The world isn’t only within our reach but it has come to stay in our hands. Improvements in technology saw the transition of pagers to mobiles and graduation of ordinary mobiles to smartphones was yet again a mile stone. In India,’Doordarshan’ and subway stations paved way to their modern cousins – the satellite channels. All these ensured instant news, cutting across geographical barriers with high quality audio and videos to stream in realtime to the consumers. All these developments came with a complex guest in disguise, of course.
The news that was once available in papers, which were assimilated normally, became an excitement with multiple channels repeating the same news – sometime with distorted versions. The excitement in no time turned euphoria; and euphoria turned into chaos in microseconds. The phenomenon isn’t restricted only to politics, that’s the conventional feed for a common person – it also broke into education, preparation for competitive examinations, plethora of online classes, lectures etc – the phenomena that were unheard of a couple of decades ago.
The new generation find it difficult to name capital cities – say for instance, despite their access to the best of gadgets, while high standards were met by the predecessors around a few decades and sooner – with exposure to pens, typewriters and hard copies of news papers. Blame it on the program, the information overload has both not shown mercy with the teaching faculty too. There’s a rat race in finding information as the pedagogy is busy sending notes and exercises over mobiles to their students. Don’t underestimate their enthusiasm to push their pupils to Google and yahoo for their excellence. Caught in the mire of seeking information in the fastest pace, today many are glued to digital gadgets, which are in fact taking a toll on the health and sight of their readers.
Posture and ergonomics are other regions of concern in the pursuit for information and fulfillment of targets in offices. It is now inevitable to rely on computers and other social networks with easy access to cell phones. No quantity of warning to hazards of electromagnetic waves and their environmental degradation could stop the gluttony of human search for information. A peculiar situation has come to unite from the society – what with the authorities making the compulsory addition of mobile numbers of citizenry in their day-to-day interaction with government.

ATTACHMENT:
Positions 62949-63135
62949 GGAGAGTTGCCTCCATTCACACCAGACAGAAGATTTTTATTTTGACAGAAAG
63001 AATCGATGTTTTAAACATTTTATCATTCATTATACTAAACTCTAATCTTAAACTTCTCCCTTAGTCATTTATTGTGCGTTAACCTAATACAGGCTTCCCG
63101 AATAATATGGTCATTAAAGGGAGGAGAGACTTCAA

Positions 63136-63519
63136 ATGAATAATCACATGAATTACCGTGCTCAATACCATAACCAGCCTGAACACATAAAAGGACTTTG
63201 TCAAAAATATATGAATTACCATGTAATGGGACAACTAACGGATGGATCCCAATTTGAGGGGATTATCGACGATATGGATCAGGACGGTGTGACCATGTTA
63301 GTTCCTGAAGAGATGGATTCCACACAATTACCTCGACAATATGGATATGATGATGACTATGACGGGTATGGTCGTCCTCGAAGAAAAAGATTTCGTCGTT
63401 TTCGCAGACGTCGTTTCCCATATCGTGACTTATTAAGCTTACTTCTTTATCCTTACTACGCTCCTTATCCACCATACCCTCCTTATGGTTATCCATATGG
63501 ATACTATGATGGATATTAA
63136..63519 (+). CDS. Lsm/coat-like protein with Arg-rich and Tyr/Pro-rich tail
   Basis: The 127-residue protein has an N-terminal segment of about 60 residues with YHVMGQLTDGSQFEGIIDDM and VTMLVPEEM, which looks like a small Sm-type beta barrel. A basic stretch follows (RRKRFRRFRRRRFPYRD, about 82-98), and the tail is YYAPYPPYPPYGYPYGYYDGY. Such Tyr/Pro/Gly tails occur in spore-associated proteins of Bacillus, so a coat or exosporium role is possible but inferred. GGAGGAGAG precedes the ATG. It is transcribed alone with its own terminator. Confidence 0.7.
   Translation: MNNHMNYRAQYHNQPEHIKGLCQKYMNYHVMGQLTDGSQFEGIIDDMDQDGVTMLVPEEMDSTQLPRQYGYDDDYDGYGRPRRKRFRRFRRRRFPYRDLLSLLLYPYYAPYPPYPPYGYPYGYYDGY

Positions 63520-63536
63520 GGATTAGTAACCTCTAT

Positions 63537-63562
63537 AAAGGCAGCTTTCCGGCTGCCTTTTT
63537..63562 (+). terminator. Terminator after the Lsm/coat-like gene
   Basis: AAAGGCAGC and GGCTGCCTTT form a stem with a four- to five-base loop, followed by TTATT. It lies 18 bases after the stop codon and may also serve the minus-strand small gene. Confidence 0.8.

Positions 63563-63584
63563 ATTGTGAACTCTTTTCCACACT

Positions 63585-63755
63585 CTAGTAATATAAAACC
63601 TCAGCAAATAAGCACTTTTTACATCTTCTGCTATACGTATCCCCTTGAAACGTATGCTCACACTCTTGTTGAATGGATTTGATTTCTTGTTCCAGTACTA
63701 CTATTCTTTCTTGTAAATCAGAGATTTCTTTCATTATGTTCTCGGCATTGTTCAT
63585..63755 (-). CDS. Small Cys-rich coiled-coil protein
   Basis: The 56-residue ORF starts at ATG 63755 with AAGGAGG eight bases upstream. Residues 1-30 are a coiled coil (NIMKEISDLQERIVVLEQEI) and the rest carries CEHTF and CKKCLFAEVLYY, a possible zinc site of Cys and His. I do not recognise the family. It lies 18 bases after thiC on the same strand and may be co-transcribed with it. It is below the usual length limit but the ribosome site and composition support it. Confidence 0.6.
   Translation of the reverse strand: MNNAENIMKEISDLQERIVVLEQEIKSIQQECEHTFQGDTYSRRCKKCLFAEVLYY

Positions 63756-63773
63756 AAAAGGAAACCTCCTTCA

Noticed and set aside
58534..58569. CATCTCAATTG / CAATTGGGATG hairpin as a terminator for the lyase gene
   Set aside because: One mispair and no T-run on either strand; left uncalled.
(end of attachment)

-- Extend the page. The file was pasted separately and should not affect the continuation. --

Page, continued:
It was a regular question asked to somebody who would act with arrogance and insolent could – if they’d grown horns. Nobody knows, whose prophesy it had been but it has become true now. A recent study has revealed startling information that because of bad posture in viewing mobiles, horns are growing on young peoples’ skulls due to phone use. The study on bio mechanics of the subjects needs to be looked at in earnest to discourage the use of mobile phones not only by the younger lot but also the elderly people, who indulge in phones and computer systems.
The ideal solution is to observe a worldwide’No mobile Day’ officially declared by the United Nations. This should be a sequel to the’Earth Hour Movement’ which is observed every year by switching off non-essential power supplies for an hour. This event reduces heating of the planet earth and does a whole lot of good, when detected across the globe. March 28 was declared as the day for’Earth Hour Movement’ for the current year.
A similar occasion for time-off from mobiles might be the solution to detox from technology, which in turn would keep us in bliss – faraway from data overload. It would in fact be a real challenge, perhaps the world may come to a standstill on the day of observance but to have an encore of bliss, free from the clutches of excessive technology – I repeat, excessive tech – as I don’t need to be termed a’naysayer’, the globe requires an experiment of the unthinkable dimension.